TOLEDO, Ohio — When it comes to fending off the coronavirus, experts have been preaching good hygiene and washing surfaces often.
But some of you are asking questions tonight about proper disinfecting practices.
Constant cleaning has been drilled into our heads during this pandemic — but is it as simple as spray and wipe?
A viewer with a background in infection control wrote to us saying she was taught the efficacy of disinfectant wipes and sprays was based on the contact time.
We turned to the U.S. Environmental Protection Agency for information and found a six-step guide to proper disinfectant use.
The EPA says you should, in fact, follow the contact time on the bottle, and "the surface should remain wet the whole time to ensure the product is effective."
So that's VERIFIED: the contact time does matter
But ProMedica Dr. Brian Kaminski argues perfection isn't always possible and some cleaning is better than none at all.
"I think if any one of us took out the manual for our dishwasher or looked at the operator's manual for our car that we drive, we would find that there are some things that we are doing that aren't exactly correct as it pertains to operating that device," Kaminski said.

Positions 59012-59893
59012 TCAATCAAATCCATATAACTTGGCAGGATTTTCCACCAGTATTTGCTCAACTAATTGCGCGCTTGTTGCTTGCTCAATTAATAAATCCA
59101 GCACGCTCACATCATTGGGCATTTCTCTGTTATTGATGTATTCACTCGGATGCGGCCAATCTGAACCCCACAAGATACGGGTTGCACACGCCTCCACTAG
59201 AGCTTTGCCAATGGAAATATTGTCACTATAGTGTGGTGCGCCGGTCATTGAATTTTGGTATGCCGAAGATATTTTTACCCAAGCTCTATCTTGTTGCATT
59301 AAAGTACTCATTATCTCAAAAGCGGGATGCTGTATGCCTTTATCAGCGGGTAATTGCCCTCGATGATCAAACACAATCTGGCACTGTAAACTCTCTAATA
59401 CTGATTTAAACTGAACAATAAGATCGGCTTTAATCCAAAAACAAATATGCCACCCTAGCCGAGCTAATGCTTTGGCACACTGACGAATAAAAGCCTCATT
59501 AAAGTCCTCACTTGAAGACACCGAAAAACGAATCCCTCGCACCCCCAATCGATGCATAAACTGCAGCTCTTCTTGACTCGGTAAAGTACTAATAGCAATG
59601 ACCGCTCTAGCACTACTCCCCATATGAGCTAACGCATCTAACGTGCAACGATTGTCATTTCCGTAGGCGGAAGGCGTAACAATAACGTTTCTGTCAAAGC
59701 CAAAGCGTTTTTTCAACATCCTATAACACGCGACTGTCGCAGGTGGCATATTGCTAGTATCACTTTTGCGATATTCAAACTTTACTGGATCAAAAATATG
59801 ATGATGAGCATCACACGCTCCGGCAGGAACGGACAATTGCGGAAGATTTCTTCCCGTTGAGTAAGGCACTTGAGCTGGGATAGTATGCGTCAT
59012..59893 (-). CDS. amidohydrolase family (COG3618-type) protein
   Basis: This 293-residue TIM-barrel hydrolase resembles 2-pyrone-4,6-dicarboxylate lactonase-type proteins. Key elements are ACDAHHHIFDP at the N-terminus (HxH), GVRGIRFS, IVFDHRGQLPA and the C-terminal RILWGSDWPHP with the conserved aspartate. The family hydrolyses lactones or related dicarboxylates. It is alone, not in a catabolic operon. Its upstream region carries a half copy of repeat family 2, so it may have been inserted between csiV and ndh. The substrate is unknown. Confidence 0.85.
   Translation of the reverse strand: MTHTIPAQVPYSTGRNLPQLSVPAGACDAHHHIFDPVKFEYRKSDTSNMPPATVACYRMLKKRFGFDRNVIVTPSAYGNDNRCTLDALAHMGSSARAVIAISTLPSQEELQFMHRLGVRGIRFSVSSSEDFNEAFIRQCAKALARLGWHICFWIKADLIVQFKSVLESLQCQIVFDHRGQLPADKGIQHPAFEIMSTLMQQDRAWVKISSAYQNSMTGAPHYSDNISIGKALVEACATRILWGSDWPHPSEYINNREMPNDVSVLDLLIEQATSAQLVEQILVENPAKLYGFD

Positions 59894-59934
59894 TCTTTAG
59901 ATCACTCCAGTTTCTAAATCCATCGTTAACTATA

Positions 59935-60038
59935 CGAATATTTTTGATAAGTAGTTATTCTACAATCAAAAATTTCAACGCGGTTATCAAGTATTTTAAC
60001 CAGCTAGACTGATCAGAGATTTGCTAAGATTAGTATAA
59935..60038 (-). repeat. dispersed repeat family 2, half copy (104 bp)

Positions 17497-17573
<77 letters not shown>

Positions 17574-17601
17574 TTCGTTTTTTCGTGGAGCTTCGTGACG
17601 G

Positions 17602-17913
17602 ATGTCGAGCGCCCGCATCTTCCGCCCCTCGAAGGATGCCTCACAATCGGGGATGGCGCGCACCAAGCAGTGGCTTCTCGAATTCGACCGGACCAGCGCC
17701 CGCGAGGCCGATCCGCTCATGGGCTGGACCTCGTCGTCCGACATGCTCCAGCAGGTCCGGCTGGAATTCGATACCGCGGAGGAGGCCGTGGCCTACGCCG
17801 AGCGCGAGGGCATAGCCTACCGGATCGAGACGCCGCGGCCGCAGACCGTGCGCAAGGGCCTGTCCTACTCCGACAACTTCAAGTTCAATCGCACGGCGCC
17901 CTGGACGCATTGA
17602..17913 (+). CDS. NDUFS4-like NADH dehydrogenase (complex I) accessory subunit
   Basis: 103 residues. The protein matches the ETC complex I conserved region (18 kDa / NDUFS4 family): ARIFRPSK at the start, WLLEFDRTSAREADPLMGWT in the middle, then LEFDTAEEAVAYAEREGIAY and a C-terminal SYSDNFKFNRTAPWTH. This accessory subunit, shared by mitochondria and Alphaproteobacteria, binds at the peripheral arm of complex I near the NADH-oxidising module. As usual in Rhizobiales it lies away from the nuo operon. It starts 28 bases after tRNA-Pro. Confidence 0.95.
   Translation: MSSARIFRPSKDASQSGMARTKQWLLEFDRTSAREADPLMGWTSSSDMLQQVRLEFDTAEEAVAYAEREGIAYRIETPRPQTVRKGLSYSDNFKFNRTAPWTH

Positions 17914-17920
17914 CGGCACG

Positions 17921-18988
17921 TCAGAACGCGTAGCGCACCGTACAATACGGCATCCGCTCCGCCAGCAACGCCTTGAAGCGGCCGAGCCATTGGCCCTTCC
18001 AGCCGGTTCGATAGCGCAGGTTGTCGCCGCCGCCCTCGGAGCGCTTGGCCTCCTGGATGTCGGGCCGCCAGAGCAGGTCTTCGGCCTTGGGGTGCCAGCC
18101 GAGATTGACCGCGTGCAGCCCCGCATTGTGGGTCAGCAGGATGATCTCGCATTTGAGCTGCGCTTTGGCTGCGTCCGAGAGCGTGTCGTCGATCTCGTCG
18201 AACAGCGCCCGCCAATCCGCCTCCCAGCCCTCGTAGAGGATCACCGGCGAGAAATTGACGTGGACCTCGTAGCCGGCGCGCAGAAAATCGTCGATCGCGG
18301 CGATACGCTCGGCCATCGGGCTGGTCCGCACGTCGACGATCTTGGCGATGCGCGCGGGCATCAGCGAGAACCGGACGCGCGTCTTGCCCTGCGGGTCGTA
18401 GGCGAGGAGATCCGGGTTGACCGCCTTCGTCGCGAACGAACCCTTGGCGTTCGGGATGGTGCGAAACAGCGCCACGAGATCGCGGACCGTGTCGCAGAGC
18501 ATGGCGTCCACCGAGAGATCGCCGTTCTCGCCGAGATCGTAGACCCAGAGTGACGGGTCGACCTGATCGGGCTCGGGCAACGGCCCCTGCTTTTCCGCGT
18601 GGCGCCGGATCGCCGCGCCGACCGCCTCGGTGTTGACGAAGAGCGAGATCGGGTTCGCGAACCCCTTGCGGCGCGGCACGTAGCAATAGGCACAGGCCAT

On top of that, Dr. Kaminski said we should all remember there are alternative options to stay safe while going out.
"I think the other thing to point out is that as consumers, we have a choice," he said. "So if you walk into an establishment, whether it be a restaurant or a grocery store, and you see practices that you feel don't meet your expectations and are unsafe, then you have a choice. You can leave and go to a different establishment."